Brokaw: Washington Post Print Paper 'Probably' Dead in 10 Years
When Tom Brokaw, an old-time mainstream media figure in his own right, says he thinks print newspapers wonât be around in 10 years, thatâs probably not a good sign for the industry. (Click for audio.)
The former NBC âNightly Newsâ anchor appeared at the Sixth & I Synagogue in
âI was at The Washington Post earlier today,â Brokaw said. âAnd in the lobby theyâve got a wonderful graphic describing how the printing press works and where it is âŚ 75,000 copies an hour it can turn out. Its last run is at 2:15 in the morning and [has] an automatic paper roll that comes when they run out of paper and the ink is recharge and I looked at all that and I thought â âTen years from now, will it be here?â I donât know. Probably âŚ if you would do a hardcore analysis â probably not. Itâll be probably digital 10 years from now.â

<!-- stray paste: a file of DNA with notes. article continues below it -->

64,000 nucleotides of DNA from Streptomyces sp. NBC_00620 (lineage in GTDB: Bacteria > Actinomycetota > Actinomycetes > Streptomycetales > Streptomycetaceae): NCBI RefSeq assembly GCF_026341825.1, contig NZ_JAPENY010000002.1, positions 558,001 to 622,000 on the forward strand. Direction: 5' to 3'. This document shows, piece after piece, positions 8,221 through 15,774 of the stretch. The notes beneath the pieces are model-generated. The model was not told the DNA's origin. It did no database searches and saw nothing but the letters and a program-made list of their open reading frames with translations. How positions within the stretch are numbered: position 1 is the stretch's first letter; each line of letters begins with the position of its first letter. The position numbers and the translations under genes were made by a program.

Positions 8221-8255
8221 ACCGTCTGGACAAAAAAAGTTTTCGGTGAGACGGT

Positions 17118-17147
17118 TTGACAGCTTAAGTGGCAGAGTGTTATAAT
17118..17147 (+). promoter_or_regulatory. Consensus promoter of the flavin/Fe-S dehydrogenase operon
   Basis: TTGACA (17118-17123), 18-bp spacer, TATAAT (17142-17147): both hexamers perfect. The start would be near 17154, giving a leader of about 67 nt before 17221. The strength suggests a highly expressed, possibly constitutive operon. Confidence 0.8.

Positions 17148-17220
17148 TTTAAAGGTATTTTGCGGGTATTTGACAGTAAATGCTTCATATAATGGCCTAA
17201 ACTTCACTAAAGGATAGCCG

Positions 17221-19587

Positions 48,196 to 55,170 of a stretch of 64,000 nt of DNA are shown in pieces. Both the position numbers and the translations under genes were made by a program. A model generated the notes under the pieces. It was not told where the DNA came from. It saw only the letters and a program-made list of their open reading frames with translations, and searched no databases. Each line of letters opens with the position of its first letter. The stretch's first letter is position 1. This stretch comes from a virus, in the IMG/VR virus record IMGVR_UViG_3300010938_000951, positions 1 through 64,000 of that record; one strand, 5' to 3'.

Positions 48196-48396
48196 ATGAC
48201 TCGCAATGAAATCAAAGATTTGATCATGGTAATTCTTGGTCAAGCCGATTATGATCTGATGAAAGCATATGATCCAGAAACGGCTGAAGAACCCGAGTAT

Brokaw referred to how the younger generations rely solely on digital forms media to get their information.
âYou talk to them about the tactile experience at the newspaper and they look at you, and itâs like âMan, what planet were you born on?ââ Brokaw quipped.
However, Brokaw said there will still be a demand for journalists to interpret information.
âThere will never not be a need for professional people to take complicated information, put it into a form that viewers and readers will need to know and want to understand,â he said.